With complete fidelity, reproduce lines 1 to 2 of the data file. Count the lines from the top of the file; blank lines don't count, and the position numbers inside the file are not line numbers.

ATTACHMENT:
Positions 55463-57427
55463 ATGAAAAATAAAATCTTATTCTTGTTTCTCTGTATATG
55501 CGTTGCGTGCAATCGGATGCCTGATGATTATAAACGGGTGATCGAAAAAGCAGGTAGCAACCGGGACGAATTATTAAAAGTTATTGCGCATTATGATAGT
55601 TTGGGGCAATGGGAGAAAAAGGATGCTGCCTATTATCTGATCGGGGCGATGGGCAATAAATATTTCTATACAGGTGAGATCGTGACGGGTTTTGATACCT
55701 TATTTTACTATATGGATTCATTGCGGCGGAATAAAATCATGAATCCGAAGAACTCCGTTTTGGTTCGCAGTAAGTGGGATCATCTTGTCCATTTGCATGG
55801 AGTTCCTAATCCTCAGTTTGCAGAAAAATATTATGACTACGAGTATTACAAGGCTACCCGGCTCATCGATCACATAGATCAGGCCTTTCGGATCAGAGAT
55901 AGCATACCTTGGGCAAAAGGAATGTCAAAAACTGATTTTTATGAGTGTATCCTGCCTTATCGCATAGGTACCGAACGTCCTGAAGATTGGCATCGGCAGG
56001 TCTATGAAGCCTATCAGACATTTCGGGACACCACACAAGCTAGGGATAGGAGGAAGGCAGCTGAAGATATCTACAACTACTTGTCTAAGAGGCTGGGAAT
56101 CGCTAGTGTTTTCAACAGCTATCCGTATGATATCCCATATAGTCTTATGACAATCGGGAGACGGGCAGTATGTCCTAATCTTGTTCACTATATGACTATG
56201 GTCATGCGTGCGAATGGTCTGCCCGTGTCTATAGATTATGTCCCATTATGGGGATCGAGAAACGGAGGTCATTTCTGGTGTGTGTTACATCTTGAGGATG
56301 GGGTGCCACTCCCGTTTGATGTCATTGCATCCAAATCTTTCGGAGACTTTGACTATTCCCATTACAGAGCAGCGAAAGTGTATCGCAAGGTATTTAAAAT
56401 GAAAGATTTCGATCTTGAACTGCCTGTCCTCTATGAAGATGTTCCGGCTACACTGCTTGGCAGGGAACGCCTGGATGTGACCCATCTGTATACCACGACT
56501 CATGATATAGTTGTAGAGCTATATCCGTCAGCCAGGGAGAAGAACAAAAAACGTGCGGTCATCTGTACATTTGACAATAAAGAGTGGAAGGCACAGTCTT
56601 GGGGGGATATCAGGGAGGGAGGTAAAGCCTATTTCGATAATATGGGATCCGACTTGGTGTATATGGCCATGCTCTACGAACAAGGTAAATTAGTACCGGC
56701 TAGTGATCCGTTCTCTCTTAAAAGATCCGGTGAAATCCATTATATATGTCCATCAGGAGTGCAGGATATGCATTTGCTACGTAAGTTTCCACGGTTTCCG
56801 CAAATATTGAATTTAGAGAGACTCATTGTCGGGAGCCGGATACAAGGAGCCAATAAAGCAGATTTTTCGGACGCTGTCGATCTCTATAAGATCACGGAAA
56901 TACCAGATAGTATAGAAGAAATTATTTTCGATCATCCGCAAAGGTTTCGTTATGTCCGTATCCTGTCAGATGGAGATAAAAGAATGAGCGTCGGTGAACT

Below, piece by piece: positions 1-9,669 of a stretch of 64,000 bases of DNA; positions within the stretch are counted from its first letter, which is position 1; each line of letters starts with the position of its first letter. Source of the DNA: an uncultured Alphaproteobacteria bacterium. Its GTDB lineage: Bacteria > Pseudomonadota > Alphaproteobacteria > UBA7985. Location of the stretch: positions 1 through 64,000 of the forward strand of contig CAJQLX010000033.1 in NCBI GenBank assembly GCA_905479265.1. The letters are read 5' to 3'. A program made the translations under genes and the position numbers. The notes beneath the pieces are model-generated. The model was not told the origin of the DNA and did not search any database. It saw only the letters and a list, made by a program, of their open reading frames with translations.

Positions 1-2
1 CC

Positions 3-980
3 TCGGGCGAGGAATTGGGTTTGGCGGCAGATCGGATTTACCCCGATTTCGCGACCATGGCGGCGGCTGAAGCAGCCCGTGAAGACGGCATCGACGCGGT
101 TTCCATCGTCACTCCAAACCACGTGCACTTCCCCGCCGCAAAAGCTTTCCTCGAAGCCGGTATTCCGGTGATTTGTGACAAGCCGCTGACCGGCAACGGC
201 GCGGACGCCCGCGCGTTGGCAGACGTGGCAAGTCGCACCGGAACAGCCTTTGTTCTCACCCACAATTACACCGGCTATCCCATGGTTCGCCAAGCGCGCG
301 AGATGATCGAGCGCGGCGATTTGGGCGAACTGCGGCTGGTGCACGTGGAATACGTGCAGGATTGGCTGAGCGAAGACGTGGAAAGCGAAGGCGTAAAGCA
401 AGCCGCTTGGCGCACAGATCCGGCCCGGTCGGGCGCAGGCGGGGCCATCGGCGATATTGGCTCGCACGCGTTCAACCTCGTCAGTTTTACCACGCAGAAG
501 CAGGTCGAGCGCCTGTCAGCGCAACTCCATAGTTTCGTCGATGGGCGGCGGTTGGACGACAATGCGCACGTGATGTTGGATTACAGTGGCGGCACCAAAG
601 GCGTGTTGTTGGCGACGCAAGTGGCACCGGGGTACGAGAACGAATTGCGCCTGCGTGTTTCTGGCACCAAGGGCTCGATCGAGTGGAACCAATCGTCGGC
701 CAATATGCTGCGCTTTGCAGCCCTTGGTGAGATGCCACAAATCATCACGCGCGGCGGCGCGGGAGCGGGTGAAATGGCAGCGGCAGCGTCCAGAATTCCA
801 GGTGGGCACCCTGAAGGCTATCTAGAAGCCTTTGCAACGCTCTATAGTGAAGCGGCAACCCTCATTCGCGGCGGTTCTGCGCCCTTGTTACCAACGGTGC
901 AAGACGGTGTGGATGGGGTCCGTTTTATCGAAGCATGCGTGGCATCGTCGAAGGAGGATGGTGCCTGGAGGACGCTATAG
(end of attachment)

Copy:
Positions 55463-57427
55463 ATGAAAAATAAAATCTTATTCTTGTTTCTCTGTATATG